Although Canada is not often thought as a sunny country, the reality is that many Canadian cities experience heat waves during the summer months. During heat waves, high temperatures close to 40 degrees can be reached, which can be dangerous for your health (causing illnesses like heat stroke, and even death). You need to be very careful and follow some steps to protect yourself.
Prevention Knowledge:
Skin Self-Examination

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It is very important to check your skin regularly in order to detect any abnormalities. Make sure to look under your shoulders, your nails, your neck, your ears and your head.

If you detect any changes or any moles that are asymmetrical or have irregular borders, uneven colours, or a larger diameter than 6mm, you need to report it to your doctor as soon as possible. These could be signs of skin cancer.

Steps of a Skin Cancer Self-Exam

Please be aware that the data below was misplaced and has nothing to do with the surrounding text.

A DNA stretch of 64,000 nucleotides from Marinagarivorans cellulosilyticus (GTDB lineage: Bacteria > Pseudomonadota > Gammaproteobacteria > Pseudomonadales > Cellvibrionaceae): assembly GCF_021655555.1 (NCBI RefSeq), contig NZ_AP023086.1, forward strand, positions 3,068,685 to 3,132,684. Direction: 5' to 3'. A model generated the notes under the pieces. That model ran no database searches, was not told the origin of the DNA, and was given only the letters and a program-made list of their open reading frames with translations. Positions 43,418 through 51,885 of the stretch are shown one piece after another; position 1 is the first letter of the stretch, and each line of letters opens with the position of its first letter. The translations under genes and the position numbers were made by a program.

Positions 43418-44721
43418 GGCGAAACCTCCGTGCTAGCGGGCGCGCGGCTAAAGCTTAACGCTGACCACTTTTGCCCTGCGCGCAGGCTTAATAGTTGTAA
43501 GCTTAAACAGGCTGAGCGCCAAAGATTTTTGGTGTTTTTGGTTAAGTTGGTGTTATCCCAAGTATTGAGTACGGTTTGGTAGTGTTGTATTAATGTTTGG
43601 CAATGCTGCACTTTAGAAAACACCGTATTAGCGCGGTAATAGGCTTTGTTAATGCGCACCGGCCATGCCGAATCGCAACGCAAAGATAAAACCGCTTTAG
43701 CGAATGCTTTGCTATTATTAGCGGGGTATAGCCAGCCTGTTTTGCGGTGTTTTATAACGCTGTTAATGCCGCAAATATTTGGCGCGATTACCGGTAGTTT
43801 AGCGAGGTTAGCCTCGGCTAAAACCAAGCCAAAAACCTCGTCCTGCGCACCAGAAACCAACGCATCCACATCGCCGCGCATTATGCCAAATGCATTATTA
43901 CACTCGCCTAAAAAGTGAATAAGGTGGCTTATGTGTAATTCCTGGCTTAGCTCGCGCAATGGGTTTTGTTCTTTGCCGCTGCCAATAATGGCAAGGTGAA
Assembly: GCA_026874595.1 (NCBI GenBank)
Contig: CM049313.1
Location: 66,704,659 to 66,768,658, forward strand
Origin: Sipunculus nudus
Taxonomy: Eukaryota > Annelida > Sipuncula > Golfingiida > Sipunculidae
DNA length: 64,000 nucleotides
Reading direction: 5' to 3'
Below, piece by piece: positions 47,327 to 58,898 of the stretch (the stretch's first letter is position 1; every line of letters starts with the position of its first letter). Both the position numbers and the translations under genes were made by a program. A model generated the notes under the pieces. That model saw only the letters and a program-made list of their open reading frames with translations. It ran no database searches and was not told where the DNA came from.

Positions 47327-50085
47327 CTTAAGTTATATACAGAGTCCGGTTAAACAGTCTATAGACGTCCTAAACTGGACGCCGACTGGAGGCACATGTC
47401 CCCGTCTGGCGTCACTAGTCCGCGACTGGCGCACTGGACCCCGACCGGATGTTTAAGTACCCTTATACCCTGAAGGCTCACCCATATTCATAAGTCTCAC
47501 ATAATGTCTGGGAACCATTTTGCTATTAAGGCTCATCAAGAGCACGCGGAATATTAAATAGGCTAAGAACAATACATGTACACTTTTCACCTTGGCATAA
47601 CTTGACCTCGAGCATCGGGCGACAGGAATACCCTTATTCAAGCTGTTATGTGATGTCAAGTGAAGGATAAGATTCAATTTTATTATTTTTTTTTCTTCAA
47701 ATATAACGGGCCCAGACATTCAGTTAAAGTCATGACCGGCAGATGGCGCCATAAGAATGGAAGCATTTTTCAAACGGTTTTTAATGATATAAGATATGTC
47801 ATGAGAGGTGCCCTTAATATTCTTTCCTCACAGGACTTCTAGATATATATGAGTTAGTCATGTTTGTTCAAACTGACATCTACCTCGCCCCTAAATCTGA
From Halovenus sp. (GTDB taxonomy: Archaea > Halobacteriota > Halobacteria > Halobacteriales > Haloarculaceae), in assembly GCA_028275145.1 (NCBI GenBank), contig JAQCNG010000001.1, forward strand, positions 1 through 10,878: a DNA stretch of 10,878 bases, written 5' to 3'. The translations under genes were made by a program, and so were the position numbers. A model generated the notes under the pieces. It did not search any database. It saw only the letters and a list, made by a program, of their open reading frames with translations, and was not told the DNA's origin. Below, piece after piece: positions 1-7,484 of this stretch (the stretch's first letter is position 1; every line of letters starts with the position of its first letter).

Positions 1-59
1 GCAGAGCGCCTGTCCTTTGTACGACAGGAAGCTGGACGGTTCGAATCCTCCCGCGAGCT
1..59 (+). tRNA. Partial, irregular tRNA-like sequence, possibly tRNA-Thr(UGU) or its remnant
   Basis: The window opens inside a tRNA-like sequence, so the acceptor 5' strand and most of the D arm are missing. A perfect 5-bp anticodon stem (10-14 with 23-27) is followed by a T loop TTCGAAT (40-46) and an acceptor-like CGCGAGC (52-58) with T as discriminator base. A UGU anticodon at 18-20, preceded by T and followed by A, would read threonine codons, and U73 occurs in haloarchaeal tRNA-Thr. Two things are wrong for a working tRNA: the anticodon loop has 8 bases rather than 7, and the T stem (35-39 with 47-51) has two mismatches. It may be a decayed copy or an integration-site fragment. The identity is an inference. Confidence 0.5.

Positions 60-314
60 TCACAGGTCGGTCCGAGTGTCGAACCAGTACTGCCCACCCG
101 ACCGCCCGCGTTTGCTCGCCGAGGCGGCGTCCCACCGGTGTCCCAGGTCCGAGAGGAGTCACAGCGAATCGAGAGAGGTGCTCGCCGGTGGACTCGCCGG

• Using a mirror in a well lit room, check the front of your body -face, neck, shoulders, arms, chest, abdomen, thighs and lower legs.

  • Turn sideways, raise your arms and look carefully at the right and left sides of your body, including the underarm area.

  • With a hand-held mirror, check your upper back, neck and scalp. Next, examine your lower back, buttocks, backs of thighs and calves.

  • Examine your forearms, palms, back of the hands, fingernails and in between each finger.

  • Finally, check your feet – the tops, soles, toenails, toes and spaces in between.


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Skin Check Guide

Checking your skin regularly is one of the easiest things you can do for your health. A skin check is a good way to detect early skin changes that may mean melanomas and skin cancers.